For more than 50 years, FICO has provided analytics software and tools across many industries to manage risk, build more profitable customer relationships, optimize operations, fight fraud, and meet strict government regulations. But just a couple years ago, the company reevaluated its portfolio and decided to prioritize a shift to the hybrid cloud. “Many customers liked the functionality of our products, but didn’t necessarily like the upfront effort needed to build out their data centers,” says Mike Trkay, vice president of cloud services for FICO. “So we set out to simplify access and lower the barrier of entry to FICO products.”
The company immediately knew that because of strict compliance requirements, it would have to build its own internal infrastructure as Software-as-a-Service (SaaS), with the ability to securely manage resources in a private data center. The firm also was faced with the challenge of taking existing products and moving them to the hosted model on that infrastructure. Meanwhile, the firm developed other products that would run as cloud products from day one. “We had this understanding that all of these moving pieces would have to come together and work in unison,” Trkay explains.
Like any endeavor that has the potential to be positively disruptive and worthwhile, the path was certainly met with some resistance. For starters, there was the technical challenge of piecing it all together. “We had to determine how to take products not originally meant for the cloud and make them ready for the cloud,” Trkay says. This also involved restructuring how FICO licensed the products and software.
A lesson was learned throughout the process. Although theoretically, trying to “cloudify” existing products seems practical, sometimes it’s actually more efficient to build them from scratch just for the cloud. Trkay compares the process to remodeling a house. “Sometimes it’s just easier to build from scratch than having to tear everything down to studs and then build it back up,” he explains.
On a team level, there was also the challenge of finding employees that had the skill sets needed to navigate this new technology. “We were moving to a platform that was a leading-edge technology, and we quickly found that not a lot of people with that skill set were readily available on the market,” Trkay explains. He adds that FICO didn’t have anybody internally with that skill set, so the company had to hire new team members. Meanwhile, existing staff members needed to be trained to operate and support the new platform. Still, the threat of losing new team members loomed, Trkay explains.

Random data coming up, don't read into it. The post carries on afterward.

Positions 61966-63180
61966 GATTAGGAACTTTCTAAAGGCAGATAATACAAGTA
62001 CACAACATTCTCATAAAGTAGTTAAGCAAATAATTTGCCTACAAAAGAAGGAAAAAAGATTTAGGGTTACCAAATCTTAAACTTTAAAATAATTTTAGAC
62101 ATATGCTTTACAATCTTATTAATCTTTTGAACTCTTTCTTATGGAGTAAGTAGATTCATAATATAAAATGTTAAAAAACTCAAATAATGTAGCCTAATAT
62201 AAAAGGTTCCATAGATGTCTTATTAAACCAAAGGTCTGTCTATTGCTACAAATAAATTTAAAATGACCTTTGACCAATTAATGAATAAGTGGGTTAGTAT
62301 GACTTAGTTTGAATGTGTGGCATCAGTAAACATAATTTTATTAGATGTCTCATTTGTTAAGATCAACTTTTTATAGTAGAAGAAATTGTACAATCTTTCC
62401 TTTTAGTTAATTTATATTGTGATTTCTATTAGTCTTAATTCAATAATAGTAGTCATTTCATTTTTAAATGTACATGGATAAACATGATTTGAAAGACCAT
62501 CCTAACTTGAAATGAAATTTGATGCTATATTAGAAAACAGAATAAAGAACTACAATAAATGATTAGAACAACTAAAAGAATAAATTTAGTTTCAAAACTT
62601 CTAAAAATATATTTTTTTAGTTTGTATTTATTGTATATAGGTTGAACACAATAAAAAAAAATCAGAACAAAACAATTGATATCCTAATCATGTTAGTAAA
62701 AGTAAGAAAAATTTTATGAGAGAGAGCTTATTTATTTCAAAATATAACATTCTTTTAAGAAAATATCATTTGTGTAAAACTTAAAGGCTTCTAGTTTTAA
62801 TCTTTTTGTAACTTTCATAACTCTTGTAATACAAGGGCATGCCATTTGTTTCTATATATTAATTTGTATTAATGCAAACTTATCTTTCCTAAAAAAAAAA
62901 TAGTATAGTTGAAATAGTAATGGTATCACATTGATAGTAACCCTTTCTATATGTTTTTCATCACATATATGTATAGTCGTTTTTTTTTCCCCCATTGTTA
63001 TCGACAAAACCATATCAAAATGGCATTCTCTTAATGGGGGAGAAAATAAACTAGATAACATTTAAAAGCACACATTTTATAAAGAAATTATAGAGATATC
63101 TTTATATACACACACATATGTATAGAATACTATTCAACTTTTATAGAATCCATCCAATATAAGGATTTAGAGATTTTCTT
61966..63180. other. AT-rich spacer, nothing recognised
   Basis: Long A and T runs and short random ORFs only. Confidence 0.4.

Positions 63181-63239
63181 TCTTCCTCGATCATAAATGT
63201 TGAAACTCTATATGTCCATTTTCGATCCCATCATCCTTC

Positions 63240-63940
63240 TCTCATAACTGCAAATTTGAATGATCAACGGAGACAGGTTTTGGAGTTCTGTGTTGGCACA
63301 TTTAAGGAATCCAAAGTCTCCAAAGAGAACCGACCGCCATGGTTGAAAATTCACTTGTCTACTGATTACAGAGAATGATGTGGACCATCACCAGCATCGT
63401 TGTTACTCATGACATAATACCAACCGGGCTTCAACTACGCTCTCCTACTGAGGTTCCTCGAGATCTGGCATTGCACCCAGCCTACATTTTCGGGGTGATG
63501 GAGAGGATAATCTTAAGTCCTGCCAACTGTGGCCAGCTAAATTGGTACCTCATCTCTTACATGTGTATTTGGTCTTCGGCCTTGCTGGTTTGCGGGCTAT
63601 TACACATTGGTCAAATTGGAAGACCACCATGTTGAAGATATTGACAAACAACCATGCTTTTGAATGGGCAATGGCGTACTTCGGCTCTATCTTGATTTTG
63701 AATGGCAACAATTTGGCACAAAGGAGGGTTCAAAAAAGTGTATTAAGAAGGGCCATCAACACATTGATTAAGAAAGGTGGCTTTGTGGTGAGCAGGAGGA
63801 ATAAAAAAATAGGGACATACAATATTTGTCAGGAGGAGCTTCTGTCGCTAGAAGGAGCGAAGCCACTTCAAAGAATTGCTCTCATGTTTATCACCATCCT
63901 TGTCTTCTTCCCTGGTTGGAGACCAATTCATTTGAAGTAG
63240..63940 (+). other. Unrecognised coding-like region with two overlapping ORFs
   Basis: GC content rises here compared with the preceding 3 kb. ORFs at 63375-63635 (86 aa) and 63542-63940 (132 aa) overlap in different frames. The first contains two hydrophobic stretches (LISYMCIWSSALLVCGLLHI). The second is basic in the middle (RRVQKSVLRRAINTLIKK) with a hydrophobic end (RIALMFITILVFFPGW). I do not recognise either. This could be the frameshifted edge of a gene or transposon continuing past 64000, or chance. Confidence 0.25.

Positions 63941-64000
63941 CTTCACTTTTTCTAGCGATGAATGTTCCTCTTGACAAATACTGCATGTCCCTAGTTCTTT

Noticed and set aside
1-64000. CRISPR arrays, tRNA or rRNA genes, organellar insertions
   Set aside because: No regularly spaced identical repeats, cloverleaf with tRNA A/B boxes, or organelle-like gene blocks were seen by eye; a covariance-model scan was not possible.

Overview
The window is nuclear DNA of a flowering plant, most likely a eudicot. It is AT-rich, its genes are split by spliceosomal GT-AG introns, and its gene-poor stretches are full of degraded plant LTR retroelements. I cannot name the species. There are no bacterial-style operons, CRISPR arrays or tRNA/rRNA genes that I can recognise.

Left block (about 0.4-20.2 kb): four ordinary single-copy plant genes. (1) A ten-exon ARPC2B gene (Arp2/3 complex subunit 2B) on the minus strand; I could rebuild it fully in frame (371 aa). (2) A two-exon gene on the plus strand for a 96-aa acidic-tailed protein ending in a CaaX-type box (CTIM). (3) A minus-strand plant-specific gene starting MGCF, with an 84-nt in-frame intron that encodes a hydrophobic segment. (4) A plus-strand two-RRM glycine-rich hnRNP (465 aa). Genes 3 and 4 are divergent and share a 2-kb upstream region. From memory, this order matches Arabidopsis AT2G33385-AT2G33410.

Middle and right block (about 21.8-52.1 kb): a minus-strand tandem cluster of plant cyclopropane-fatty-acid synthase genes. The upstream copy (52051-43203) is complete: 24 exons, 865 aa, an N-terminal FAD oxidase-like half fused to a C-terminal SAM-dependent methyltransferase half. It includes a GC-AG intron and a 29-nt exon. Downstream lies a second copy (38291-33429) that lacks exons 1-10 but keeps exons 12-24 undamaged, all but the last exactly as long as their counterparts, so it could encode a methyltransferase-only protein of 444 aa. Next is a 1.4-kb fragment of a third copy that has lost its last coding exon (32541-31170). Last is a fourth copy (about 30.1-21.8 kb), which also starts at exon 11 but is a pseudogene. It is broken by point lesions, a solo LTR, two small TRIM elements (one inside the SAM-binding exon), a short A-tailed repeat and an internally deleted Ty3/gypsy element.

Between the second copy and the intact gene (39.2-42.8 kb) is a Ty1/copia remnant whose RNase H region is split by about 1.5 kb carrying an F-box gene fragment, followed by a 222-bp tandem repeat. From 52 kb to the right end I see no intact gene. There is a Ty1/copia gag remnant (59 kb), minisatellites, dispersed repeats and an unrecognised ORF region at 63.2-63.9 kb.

“When you pick leading-edge technologies that are very hot in the market, it becomes challenging to maintain a team because there’s a lot of other companies interested in the technology,” Trkay says. “They often want to come in and poach employees that you just trained.” As a result, FICO focused on creating a strong culture where employees could feel comfortable developing new technologies as a team and know that talent would be retained.
Overall, Trkay and his team are confident that FICO’s shift to the hybrid cloud was most certainly a move in the right direction. “At FICO, our sole purpose is bringing predictive analytics to our customers to aid them in mitigating risk and making better decisions,” Trkay says. “This move is enabling us to make our predictive analytics products easier for potential and existing customers to access.”
Renee Morad is a freelance writer and editor based in New Jersey. Her work has appeared in The New York Times, Discovery News, Business Insider, Ozy.com, NPR, MainStreet.com, and other outlets. If you have a story you would like profiled, contact her at firstname.lastname@example.org.
The IT Innovators series of articles is underwritten by Microsoft, and is editorially independent.